There were good moments too: Anatoliy Tymoshchuk saying an emotional farewell to the fans before heading off to Bayern Munich, purchasing my “Zenit – Champion” scarf after seeing them win the league, basking in the sun at the Petrovsky with friends after another long winter, learning naughty words in Russian, chuckling at the fan adapting the “Forward for St. Petersburg” chant to “Forward for beer,” the young student that gifted me his favorite Zenit poster, and the constant rumor that Zenit’s left fullback Kim Dong-Jin was going to come and hang out at my school’s Saturday pickup games. Every expat in Russia is constantly reminded of one’s foreignness; for 90 minutes, though, I could be a Petersburger.
Sadly, however, that feeling of belonging is not an experience available to all. Zenit is often in the news for reasons other than their on-field performances, such as the infamous “Selection Manifesto 12” from a prominent fan group. In it, the ultras demanded the club cease “forcing” players from other cultures (i.e., non-white cultures) on them. I have come across the argument that it is no different than Athletic Bilbao and its cantera policy and that the Western press has willfully misunderstood the statement; this is, in so many words, bullshit. When a statement focuses on inherent qualities in the blood of certain ethnic groups, it is pretty difficult to assert it is not racist.
Racism quickly became a salient topic when it was announced Russia would host the 2018 World Cup. The nation has a great deal of history as a multiethnic state, much of it complicated to say the least. While most of us in the West are not aware of much of that history, we hear a quite a bit about the abuse players of colour receive. I personally witnessed and experienced a fair amount of xenophobia during my residence in Russia’s second city. As the tournament creeps closer, however, I have seen a number of apologists state that the issue is blown out of proportion and is largely a product of a hysterical English press. There is a kernel of truth in the argument of a Western media bias against Russia, but that does not mean it is undeserved.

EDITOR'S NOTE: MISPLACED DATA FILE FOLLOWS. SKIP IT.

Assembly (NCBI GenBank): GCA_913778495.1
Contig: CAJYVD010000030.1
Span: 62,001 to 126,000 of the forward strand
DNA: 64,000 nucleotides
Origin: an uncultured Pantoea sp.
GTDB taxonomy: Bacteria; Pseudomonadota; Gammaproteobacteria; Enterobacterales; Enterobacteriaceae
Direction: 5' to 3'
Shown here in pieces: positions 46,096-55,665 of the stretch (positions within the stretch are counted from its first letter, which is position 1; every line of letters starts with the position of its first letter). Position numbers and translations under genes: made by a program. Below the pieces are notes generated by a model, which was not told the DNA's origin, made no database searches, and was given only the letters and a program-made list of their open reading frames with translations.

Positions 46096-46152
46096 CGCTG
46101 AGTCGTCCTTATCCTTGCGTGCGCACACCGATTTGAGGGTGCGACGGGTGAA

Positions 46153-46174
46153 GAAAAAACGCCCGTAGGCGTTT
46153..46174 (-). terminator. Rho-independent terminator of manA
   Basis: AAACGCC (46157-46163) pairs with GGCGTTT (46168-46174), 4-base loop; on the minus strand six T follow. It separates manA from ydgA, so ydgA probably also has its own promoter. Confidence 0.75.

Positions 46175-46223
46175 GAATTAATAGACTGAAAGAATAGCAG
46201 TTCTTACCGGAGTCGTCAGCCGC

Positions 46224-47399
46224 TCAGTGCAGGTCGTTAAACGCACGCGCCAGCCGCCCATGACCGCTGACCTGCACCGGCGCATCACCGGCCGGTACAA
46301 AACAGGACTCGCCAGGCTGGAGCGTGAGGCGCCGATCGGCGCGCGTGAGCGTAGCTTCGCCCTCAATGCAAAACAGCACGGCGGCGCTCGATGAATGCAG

These contrarian takes, however, are rooted in the desire that visitors for the World Cup and audiences around the world will see the beauty of Russia and its people. There’s a profound quote from Dostoevsky’s novel The Idiot: “Beauty will save the world.” This usually gets reduced to a glib phrase on a coffee mug or Pinterest board labeled “Inspiration.” In the context of the novel, though, this quote exists in the shadow of sexual abuse, violence, despair, death, and lost faith. This isn’t some artist’s indulgence or self-aggrandisement, this is a confrontation with darkness. Russian history is full of violence and upheaval, but through it all the people survived by embracing beauty in the midst of suffering.
There may be plenty of negative headlines to come out of this summer, but there will be many more stories that will go unreported of beauty: fans welcomed, connections made, and friendships formed. My hope is that the World Cup is the beginning of a new chapter in the country. There is a New Russia, and its young people have grown up connected to the wider world; it is a generation unwilling to simply accept that this is the way things are and will always be.
As part of the preparations for this summer’s tournament, a new stadium was built in St. Petersburg to replace the small, crumbling Petrovsky. Zenit Arena was finally finished eight years late and hundreds of millions over budget. It has become a symbol of corrupt bureaucracy – the same corrupt bureaucracy that allegedly ensured the nation would host the World Cup. Despite these rude beginnings, I fervently believe the grandness of the occasion can consecrate the pitch leading fans to wonder whether they have entered heaven. May this lead to another national conversion.
Issues of corruption, violence, and racism hang like ominous storm clouds in the lead up to the Russia 2018. But, like the great Russian poetess Anna Akhmatova, I pray “the dark storm over Russia become a cloud of glorious rays”.